Bakers Journal

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The pulse of innovation


September 8, 2009
By Brian Hartz



Sept. 8, 2009 – From Aug. 26 to 29 I had the pleasure of
getting to know Alberta’s pulse industry. Pulses, if you didn’t know, are
beans, peas and lentils, and they’re increasingly being used as functional and
nutritional ingredients in the food manufacturing industry, including baking

 ,
as they are naturally high in fibre and have almost no fat or sodium.
They're naturally gluten-free and are an excellent source of
folate.

I encourage you to take a look at how pulse flours and other
pulse ingredients can enhance your products by visiting www.pulse.ab.ca or www.pulsecanada.com.



Sept. 8, 2009 – From Aug. 26 to 29 I had the pleasure of
getting to know Alberta’s pulse industry. Pulses, if you didn’t know, are
beans, peas and lentils, and they’re increasingly being used as functional and
nutritional ingredients in the food manufacturing industry, including baking

 ,
as they are naturally high in fibre and have almost no fat or sodium.
They're naturally gluten-free and are an excellent source of
folate.

Sponsored by Pulse Canada, the Alberta Pulse Growers
Association and the Alberta Ministry of Agriculture and Rural Development, the
“Health People/Healthy Planet” tour shined a light on the fascinating work being
done by the growers and processors in this $200 million industry. We visited a
working farm where 425 acres of peas are grown; the kitchen of TV chef and
cookbook author Lovoni Walker; Mountain Meadows pea butter processing facility;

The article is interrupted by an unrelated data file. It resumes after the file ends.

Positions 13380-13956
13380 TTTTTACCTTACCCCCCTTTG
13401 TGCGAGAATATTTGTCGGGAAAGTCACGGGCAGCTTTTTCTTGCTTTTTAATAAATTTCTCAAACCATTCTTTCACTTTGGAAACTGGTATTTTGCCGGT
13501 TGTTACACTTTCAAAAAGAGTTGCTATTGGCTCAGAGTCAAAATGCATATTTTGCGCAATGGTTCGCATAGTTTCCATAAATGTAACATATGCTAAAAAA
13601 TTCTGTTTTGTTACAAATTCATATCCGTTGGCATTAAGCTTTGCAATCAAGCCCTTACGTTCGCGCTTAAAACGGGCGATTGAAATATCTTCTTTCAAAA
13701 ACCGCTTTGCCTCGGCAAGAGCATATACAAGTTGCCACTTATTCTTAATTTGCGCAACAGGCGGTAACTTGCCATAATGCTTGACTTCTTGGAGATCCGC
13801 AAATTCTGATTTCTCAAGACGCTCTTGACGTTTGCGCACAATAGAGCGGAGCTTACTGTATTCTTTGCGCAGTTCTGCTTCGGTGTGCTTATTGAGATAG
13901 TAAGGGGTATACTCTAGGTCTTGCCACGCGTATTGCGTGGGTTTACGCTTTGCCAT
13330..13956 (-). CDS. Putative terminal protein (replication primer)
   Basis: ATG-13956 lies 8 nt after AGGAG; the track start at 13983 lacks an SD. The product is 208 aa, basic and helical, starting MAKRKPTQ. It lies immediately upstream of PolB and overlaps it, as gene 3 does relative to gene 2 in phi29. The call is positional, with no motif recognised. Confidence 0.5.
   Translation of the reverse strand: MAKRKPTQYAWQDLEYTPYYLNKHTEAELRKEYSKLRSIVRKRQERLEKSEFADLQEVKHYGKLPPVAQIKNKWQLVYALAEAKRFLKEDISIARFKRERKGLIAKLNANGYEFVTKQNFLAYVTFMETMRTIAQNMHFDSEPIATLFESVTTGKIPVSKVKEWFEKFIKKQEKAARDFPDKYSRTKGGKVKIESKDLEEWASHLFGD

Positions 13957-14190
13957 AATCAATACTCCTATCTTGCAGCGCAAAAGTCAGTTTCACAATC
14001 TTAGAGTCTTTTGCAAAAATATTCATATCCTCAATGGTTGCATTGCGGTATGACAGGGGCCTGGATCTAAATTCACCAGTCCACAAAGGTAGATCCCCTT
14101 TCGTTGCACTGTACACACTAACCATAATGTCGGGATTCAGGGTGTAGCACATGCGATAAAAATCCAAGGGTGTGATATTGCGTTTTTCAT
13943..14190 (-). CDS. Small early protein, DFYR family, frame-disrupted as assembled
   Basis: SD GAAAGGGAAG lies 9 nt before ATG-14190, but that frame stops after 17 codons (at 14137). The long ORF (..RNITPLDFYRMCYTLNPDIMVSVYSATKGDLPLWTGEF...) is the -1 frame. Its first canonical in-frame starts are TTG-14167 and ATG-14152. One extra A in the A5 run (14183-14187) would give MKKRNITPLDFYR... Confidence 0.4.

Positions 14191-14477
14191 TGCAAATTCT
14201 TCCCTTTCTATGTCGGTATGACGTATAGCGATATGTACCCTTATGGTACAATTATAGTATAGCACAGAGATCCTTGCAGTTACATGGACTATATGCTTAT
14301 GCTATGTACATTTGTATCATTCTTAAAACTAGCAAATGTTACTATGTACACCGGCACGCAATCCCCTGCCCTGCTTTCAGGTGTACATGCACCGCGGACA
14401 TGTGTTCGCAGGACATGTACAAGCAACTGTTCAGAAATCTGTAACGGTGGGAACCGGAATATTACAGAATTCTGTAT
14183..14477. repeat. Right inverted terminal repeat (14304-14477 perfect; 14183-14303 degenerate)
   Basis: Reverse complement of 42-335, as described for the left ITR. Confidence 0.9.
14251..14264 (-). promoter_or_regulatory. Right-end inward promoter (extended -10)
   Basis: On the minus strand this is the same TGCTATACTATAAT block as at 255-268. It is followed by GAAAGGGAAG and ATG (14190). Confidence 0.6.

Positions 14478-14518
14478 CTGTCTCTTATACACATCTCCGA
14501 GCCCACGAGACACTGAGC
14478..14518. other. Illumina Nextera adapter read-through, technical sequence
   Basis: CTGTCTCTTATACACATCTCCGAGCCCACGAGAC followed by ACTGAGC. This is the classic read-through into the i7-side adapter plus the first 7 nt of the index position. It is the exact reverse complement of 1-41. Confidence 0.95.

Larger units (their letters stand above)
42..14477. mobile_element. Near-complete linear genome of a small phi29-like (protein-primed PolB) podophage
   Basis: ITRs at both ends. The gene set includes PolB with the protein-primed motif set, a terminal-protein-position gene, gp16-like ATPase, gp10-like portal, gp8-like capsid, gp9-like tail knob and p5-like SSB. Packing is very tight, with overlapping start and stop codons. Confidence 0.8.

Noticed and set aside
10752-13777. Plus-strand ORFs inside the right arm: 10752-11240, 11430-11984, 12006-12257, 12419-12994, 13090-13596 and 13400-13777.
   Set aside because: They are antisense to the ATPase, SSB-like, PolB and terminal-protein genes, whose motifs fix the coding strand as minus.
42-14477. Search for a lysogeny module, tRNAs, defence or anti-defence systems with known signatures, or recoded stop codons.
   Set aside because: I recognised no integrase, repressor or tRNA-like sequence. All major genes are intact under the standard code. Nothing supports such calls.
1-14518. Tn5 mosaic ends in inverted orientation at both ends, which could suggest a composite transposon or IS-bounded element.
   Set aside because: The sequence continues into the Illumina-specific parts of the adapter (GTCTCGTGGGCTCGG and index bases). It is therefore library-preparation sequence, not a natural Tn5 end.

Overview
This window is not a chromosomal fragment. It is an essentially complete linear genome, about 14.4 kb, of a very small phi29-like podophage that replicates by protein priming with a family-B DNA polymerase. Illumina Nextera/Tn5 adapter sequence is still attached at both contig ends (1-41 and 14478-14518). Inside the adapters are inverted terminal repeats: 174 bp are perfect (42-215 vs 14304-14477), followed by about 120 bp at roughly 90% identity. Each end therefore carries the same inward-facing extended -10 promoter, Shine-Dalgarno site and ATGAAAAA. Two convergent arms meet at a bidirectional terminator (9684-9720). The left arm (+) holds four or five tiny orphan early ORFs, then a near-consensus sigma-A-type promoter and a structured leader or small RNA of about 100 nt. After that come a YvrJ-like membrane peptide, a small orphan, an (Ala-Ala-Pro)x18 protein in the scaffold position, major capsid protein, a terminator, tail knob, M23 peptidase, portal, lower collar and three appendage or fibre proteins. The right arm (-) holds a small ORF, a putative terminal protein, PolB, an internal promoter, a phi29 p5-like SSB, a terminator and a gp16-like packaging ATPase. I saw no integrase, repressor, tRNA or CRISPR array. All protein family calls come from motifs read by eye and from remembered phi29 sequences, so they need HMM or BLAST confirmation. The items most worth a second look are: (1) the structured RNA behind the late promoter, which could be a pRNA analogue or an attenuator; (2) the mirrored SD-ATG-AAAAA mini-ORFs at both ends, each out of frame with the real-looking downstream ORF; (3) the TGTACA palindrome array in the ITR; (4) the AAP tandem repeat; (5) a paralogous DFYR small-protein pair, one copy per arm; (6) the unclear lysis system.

Kinnickinnick Foods, one of Canada’s oldest and most successful producers of
gluten-free breads and snacks; and the Food Processing Development Centre in
Leduc, Alta., where researchers are making important strides in bringing pulse
products to the market.

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We also visited a research farm run by the University of Alberta, where pulse crops are being studied because of their excellent nitrogen fixation abilities. This means they add nitrogen to the soil while they grow, so farmers can use less artificial fertilizer and reduce carbon emissions.

I’ll be reporting more in depth about this tour in an
upcoming issue of Bakers Journal, but I wanted to take this opportunity to
thank everyone involved in putting the event together and executing it
flawlessly. They are: Peter Watts and Tracey Thompson of Pulse Canada; Sheri
Strydhorst and Wendy Benson of Alberta Pulse Growers; and Penny Mah and Mark
Olson of the Alberta Ministry of Agriculture and Rural Development.

I encourage you to take a look at how pulse flours and other
pulse ingredients can enhance your products by visiting www.pulse.ab.ca or www.pulsecanada.com.


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